Pleasant Grove Farms is now SQF certified for food manufacturing.

Pleasant Grove Farms is now SQF certified for food manufacturing.

About the Farm

Our Philosophy

“At a meeting a few years back, a rice breeder made the proud remark that the California Rice Industry could “blow away” any other country in the world. As if growing crops is like a top fuel drag race. It takes a lot of fuel, a new engine almost every time and lots of spare tires to win those races. But we don’t have all those resources, and besides, the exhaust is choking us. We need to run the race, but the real object is not to be the fastest but to run it over and over again without polluting or using up our scarce resources. Sustainable agricultural systems that are productive, resource conserving, non-polluting and profitable can and will be devised. Our future depends on it.”

Ed Sills, June 25, 1992

Farm Overview

Pleasant Grove Farms is a third generation family farm located north of Sacramento in Pleasant Grove, California. Owner, Ed Sills, manages the farm which consists of approximately 3,000 acres of certified organic land.

In our seed cleaning and bagging facility (the Mill) we prepare many of our field crops for sale into the food, feed, and seed markets. In addition, we provide seed cleaning services for other organic farmers and food companies.

Pleasant Grove Farms performs on-farm research aimed at increasing the sustainability of our organic practices while improving yields and reducing off-farm inputs. Presently we are running trials using grazing sheep to manage crop residues and improve soil fertility.

The farm is run by a mix of year-round and seasonal employees. In the height of the growing season there are about 25 employees.


Ed’s father, Tom Sills, began farming in Pleasant Grove in 1946. In 1976, Ed returned from college to work full time on the family farm. Ed’s wife, Wynette, came to the farm in 1988 after working as a the UC Cooperative Extension Farm advisor for Sacramento County.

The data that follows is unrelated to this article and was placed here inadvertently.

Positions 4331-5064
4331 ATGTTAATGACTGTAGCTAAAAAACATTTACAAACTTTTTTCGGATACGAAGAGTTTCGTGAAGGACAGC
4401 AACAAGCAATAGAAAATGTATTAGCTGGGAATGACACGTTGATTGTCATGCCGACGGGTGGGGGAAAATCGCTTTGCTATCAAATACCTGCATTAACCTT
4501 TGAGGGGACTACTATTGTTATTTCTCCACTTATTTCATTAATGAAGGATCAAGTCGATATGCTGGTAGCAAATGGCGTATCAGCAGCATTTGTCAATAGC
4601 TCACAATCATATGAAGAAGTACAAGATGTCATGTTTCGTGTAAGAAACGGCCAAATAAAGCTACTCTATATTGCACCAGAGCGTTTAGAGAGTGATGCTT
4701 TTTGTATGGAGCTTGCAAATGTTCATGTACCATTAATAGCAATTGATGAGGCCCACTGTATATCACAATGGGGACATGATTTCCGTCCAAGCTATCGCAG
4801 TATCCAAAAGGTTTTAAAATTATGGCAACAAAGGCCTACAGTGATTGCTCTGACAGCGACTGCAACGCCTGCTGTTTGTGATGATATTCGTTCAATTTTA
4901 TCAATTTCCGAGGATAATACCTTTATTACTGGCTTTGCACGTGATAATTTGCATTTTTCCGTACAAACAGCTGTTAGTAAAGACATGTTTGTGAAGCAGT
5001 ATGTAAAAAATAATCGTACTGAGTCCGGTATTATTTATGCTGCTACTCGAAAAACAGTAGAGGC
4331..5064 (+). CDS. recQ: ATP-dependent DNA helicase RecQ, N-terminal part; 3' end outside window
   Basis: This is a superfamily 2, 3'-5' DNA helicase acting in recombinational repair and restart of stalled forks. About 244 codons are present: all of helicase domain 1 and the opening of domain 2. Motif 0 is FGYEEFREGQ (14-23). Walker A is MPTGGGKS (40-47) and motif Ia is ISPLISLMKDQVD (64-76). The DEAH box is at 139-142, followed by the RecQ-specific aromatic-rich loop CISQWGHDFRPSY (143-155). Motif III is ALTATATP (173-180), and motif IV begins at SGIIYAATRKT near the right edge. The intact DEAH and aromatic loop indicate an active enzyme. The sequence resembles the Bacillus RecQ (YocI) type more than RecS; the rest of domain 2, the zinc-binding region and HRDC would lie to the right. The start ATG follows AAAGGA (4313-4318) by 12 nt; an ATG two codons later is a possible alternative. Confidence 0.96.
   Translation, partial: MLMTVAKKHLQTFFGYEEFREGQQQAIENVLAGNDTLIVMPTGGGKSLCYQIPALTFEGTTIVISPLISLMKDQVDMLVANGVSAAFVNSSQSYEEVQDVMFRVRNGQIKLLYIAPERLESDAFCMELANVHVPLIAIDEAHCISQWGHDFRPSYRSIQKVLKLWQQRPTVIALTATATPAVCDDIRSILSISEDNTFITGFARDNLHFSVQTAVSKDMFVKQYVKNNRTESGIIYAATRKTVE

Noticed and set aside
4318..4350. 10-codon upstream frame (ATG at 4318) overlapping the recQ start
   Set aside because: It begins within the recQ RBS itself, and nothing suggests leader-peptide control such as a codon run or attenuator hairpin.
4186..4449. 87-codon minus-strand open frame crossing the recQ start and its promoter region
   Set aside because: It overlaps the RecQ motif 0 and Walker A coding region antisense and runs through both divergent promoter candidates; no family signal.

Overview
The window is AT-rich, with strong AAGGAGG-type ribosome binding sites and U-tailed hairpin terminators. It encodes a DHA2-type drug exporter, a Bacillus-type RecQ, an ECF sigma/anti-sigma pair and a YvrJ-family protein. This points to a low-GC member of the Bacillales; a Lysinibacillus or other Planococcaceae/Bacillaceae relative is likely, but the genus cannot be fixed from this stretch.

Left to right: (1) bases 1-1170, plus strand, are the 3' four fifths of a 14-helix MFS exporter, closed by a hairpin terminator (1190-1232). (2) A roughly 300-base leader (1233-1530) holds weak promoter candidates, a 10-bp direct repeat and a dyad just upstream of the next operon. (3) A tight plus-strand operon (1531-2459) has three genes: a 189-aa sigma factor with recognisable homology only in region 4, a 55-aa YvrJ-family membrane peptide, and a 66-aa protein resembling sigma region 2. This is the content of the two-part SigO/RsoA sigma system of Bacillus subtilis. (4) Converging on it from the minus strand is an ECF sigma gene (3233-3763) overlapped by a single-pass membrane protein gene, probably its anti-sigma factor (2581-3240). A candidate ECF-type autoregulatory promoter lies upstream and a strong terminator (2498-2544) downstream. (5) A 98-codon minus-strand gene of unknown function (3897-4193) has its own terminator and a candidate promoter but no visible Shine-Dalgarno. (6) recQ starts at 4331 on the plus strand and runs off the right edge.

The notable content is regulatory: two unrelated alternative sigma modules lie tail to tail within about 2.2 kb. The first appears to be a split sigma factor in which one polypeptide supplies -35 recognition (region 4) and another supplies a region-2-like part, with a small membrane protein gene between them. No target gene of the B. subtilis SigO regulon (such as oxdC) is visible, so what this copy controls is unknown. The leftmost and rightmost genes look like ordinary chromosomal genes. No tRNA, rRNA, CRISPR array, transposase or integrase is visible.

In 1979, shortly after Ed returned to the farm, California became the first state to have Organic Standards. Facing frustration with conventional farming practices and markets, he turned to organic farming, planting 45 acres of popcorn in 1985. They had been spending a lot of money on chemical fertilizers, pesticides, and fuel to produce commodities that were often oversupplied. Low prices required high yields to make any profit at all, and usually some extraneous factor such as adverse weather appeared and kept yields lower than expected.

In addition, pesticides were not working as hoped and herbicide resistance developed quickly. Weed control would then require another, often more expensive herbicide, and even then control wasn’t adequate. Also, many of the pesticides and herbicides were causing environmental problems and were becoming unavailable.

The Sills looked ahead and decided that their profitability and survival required a different production strategy. At the same time, the subject of Sustainable Agriculture was becoming prominent at agricultural colleges. Ed became very interested in the concept of farming practices that would improve the soil resource, produce good yields, and protect the environment at the same time.

Ten years later, in 1996, Pleasant Grove Farm converted the last of its acres to organic production and has been committed to organic ever since.

After 64 years of farming in Pleasant Grove and at the age of 94, Tom Sills passed away in February 2010 leaving the lasting legacy of a successful farm to his family, and hopefully many generations to come!